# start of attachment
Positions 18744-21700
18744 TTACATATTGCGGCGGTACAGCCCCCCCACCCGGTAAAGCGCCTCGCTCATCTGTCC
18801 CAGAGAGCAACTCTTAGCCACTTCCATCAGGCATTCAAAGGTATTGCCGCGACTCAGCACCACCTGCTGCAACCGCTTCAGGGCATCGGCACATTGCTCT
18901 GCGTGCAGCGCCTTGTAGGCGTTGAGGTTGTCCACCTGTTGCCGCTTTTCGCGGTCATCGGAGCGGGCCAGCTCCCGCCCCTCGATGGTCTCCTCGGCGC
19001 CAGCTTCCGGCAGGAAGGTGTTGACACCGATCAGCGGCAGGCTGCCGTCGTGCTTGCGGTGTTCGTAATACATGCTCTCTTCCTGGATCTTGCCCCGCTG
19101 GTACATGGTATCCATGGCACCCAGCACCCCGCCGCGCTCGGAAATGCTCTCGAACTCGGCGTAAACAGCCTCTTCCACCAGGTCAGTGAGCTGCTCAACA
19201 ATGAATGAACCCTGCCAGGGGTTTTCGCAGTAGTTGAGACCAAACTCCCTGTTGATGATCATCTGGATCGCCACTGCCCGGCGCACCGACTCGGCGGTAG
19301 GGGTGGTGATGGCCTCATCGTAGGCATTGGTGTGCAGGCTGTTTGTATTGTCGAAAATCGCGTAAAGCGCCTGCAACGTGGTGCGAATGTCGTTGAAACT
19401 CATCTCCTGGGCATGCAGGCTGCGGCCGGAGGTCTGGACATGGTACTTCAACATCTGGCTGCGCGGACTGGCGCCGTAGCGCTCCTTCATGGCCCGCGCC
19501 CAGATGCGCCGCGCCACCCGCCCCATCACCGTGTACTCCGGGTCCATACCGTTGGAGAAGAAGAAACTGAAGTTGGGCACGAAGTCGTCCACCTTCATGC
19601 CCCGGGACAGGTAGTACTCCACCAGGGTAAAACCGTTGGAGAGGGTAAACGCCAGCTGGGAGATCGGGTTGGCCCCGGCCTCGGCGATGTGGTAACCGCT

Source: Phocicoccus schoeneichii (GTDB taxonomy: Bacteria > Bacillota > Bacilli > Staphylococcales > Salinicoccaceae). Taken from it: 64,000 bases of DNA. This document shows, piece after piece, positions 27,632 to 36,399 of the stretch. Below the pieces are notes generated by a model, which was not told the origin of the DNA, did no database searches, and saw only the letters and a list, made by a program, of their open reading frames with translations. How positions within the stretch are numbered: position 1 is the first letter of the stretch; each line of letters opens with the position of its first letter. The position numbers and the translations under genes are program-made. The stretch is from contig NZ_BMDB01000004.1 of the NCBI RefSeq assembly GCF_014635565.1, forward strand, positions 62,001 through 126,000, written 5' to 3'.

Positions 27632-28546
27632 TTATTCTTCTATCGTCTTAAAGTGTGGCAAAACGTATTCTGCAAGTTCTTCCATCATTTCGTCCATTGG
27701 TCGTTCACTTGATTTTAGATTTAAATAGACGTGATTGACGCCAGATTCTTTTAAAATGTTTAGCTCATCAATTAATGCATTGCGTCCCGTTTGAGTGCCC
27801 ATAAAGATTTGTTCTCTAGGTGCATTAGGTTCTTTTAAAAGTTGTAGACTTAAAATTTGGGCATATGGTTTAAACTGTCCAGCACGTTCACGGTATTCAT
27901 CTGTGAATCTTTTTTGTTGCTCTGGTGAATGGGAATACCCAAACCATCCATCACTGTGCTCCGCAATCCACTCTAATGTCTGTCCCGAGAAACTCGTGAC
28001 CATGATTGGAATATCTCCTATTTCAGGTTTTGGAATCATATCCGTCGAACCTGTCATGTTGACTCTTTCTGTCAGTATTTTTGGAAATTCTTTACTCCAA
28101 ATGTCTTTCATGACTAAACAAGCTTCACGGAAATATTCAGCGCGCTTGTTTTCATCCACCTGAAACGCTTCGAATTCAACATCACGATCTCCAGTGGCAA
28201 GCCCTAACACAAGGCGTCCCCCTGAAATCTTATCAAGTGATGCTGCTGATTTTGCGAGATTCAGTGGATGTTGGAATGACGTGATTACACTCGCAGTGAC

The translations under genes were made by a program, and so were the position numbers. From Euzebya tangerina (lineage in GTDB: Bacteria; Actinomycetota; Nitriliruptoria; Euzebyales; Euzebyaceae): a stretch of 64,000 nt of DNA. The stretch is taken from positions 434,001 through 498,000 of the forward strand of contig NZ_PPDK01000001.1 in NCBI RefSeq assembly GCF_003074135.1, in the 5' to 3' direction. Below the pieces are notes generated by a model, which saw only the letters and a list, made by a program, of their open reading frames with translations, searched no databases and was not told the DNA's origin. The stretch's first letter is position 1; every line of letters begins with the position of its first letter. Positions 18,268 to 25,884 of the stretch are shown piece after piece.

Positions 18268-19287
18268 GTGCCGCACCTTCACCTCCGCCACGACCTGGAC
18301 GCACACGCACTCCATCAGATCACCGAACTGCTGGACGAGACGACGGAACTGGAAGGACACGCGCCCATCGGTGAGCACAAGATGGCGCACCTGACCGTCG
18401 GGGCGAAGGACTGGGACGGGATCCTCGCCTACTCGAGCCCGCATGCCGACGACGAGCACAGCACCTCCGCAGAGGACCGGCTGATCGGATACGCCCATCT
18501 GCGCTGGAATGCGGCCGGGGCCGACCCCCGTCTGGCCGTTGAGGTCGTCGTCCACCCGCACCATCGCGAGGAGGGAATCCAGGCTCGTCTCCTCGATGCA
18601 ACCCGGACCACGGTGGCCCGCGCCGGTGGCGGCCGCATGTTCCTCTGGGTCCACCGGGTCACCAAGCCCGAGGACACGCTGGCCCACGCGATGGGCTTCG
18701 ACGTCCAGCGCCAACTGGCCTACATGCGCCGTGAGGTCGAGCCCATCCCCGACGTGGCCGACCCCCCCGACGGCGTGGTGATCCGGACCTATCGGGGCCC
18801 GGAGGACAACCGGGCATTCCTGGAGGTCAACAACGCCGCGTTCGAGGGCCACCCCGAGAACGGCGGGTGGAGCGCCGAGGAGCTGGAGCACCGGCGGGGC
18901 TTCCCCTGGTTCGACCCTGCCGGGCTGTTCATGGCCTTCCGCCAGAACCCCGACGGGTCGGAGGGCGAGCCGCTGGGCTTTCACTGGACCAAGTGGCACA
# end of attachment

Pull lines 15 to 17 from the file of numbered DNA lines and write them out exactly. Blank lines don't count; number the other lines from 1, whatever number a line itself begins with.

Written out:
27701 TCGTTCACTTGATTTTAGATTTAAATAGACGTGATTGACGCCAGATTCTTTTAAAATGTTTAGCTCATCAATTAATGCATTGCGTCCCGTTTGAGTGCCC
27801 ATAAAGATTTGTTCTCTAGGTGCATTAGGTTCTTTTAAAAGTTGTAGACTTAAAATTTGGGCATATGGTTTAAACTGTCCAGCACGTTCACGGTATTCAT
27901 CTGTGAATCTTTTTTGTTGCTCTGGTGAATGGGAATACCCAAACCATCCATCACTGTGCTCCGCAATCCACTCTAATGTCTGTCCCGAGAAACTCGTGAC